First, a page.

Natural gas is essential to generating heat and electricity for many Alaskans. A looming shortfall from Cook Inlet, though, has utilities, lawmakers and residents concerned.
BlueCrest Energy, an oil and gas developer that operates in Cook Inlet, says it’s sitting on a huge natural gas deposit that could power and heat homes for years. However, a new report from the Northern Journal finds that the company isn’t getting a lot of attention from investors.
Northern Journal reporter Nat Herz says the hesitation comes as natural gas extraction in the region has become more difficult, and, rather than using the nearby Cook Inlet gas the utilities have relied on for more than 60 years, they’re considering importing liquified natural gas from outside Alaska.
This interview has been lightly edited for length and clarity.
Nat Herz: This is a really touchy issue, because Alaskans and Alaska politicians in particular, you know, we love our homegrown fossil fuels. The oil and gas industry is obviously a linchpin of our economy here. It’s an industry in which a lot of people take a lot of pride. And so the idea that we might actually need natural gas from outside of Alaska to continue heating our homes and generating our power is actually very offensive to a lot of Alaskans, and to a lot of Alaska policymakers.
The issue is not that there is no gas left in Cook Inlet. The issue is that the gas, even when we actually know exactly where it is and that there are large quantities of it, is getting harder and harder to produce and more expensive to produce. And so this company in particular that I kind of profiled in this story, Bluecrest Energy, they have third-party validated data and information that really gives pretty high confidence — this is backed up by state officials and state experts — that they are sitting on an enormous pool of gas in Cook Inlet, just offshore of the community of Anchor Point.
This is probably enough gas to power all of Southcentral Alaska’s power plants and home heating needs for the next, you know, several years. But nonetheless, this company says, “Actually, we’re having a really hard time raising the money that it would take for us to get this gas out.” And the reason for that is that they need to build an offshore platform in the very harsh and unforgiving waters of Cook Inlet, at a cost of about $350 million.
Wesley Early: I’m curious, I know Bluecrest is relatively small compared to other Cook Inlet operators. What are the other operators in the Cook Inlet doing when it comes to this issue of natural gas and whether or not to get it out?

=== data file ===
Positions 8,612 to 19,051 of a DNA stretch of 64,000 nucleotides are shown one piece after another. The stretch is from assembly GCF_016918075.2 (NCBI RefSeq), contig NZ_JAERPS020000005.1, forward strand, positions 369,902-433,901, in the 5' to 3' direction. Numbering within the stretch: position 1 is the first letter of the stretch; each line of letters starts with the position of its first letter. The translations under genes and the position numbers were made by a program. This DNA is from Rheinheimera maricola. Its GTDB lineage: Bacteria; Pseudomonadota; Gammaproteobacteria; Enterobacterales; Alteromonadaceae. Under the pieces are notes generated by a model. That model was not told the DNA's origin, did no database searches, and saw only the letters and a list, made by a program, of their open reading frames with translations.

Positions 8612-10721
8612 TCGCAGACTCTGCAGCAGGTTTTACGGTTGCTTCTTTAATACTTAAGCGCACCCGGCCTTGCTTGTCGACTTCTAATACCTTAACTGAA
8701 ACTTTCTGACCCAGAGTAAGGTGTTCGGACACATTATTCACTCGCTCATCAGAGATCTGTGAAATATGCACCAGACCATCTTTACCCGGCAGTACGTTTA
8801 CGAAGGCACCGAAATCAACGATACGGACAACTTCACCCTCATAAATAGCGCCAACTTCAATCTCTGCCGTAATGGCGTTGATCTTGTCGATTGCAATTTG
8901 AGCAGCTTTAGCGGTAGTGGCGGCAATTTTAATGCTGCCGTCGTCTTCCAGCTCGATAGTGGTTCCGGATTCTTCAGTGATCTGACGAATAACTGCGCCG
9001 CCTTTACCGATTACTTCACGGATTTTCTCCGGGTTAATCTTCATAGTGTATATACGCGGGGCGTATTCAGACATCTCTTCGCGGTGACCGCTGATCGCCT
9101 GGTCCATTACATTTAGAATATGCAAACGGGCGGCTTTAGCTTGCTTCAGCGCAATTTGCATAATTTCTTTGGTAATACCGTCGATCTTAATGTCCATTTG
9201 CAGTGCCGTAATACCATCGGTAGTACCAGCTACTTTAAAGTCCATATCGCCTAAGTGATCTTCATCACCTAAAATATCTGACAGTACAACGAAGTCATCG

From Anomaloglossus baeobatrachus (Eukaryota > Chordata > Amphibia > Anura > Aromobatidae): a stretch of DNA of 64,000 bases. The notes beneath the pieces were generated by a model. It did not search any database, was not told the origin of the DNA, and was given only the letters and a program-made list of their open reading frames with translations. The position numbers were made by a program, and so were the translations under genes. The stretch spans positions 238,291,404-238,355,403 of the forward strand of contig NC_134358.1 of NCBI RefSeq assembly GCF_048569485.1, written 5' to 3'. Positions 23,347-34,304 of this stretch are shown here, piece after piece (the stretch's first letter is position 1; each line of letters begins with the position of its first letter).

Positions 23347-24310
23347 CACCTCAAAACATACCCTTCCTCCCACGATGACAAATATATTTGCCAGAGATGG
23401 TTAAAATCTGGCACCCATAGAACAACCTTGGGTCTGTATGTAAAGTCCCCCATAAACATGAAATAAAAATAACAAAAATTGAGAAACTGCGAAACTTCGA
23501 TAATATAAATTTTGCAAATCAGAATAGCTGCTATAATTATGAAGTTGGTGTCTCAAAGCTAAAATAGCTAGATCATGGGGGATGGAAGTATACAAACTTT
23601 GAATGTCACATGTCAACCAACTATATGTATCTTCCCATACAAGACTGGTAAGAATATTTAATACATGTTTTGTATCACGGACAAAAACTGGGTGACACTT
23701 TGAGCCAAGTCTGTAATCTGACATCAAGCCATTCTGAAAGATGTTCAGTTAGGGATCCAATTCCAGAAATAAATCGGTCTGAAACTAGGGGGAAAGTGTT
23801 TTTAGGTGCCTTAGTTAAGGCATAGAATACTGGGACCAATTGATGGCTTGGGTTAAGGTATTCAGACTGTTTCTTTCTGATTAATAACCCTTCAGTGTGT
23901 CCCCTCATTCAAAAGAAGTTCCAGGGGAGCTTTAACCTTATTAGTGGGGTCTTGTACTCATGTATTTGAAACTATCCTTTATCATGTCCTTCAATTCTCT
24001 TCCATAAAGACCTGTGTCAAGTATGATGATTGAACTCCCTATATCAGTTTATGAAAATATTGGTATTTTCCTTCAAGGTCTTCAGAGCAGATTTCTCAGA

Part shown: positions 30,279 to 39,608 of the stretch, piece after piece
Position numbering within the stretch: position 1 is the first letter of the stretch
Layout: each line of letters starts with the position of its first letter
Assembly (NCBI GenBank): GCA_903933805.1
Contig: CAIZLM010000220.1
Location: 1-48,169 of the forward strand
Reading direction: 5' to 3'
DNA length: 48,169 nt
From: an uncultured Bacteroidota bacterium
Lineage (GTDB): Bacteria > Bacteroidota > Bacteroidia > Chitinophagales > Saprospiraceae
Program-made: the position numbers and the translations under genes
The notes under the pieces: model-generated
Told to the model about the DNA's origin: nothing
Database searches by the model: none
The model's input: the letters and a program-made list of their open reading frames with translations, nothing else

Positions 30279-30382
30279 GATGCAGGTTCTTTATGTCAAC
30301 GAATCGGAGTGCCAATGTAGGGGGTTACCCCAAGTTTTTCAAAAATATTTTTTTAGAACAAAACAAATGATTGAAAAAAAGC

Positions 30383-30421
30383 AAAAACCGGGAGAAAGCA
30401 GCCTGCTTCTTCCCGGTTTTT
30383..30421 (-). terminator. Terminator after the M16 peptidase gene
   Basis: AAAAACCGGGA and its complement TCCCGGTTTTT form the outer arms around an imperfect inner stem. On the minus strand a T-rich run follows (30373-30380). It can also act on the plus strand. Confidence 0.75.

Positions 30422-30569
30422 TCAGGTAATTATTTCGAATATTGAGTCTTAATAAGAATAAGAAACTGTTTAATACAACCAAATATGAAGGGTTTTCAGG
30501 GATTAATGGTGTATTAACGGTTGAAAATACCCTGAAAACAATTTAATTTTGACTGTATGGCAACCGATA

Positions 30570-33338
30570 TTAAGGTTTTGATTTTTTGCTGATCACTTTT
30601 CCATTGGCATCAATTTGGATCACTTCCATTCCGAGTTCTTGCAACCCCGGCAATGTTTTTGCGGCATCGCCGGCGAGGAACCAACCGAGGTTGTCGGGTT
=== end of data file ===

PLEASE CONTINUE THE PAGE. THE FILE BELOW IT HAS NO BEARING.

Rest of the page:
NH: Yeah, so there is actually another company that is somewhat similarly positioned to Bluecrest, Hex, which is a company that’s run by an oil and gas industry veteran in Alaska, John Hendrix. They also have what they say — though maybe with a little bit less data to back it up — that they have access to a similarly sized very large pool of gas that they don’t even need to build a platform to access. They could just drill wells from an offshore platform in Cook Inlet that already exists. However, Hendrix, who runs this company, says the cost of borrowing money to drill these wells is really high, because investors are really skeptical that this is sort of a safe bet. Because you know, sometimes you drill wells, they don’t produce exactly what you expect them to produce.
And they’re also not sure that the utilities that currently buy gas are going to be continuing to buy gas for a long time, because what if the electric utilities are able to successfully transition away from fossil fuel-based power and start generating most of their power from renewables like wind and solar, which is the thing that they’ve said they’re going to do? Also, what if Alaska ends up finally getting the money to build the enormous natural gas pipeline from the North Slope and supplying, you know, local Anchorage-area markets at low prices? That really would destroy the business model of Cook Inlet producers. So this is a really hard environment.
WE: So, it sounds like there’s a lot of different reasons why investors are hesitant to buy into these natural gas projects. What are state government officials doing to try to make it more enticing or to make it easier for natural gas producers?
NH: Yeah, I mean, Gov. Dunleavy has proposed basically some royalty reductions, which is sort of a form of taxes that are paid on production of oil from state leases. The problem is that kind of proposal — and even if you get into actual payments upfront to oil companies to reimburse them for drilling costs — it’s not, particularly for the royalties, you’re not making that money back until you start actually producing oil. And it takes a very long time to start producing oil if you’re starting just with like designing a platform or even drilling a well. And so it’s not clear that investors are really going to be sold on these policy proposals, and clearly they’re not yet flocking to Cook Inlet.
But really, I think it’s pretty clear where this conversation is going: The utilities, you know, the folks who produce our electricity and sell us our natural gas as heating fuel, they’re saying that at this point, even if it’s more expensive than what we’re paying now, we have a lot more confidence that we can just call up a producer of liquified natural gas outside of Alaska, order up a cargo of LNG and ship it into the Anchorage area and use that to meet our needs for the short and medium term until we’ve kind of moved, at least our electricity generation, to renewables, and that that is going to be a more reliable and at least a cost-competitive option with trying to drill more gas in Cook Inlet, just because of the tough environment that that companies are facing in Cook Inlet. So I think that’s really where this conversation is headed.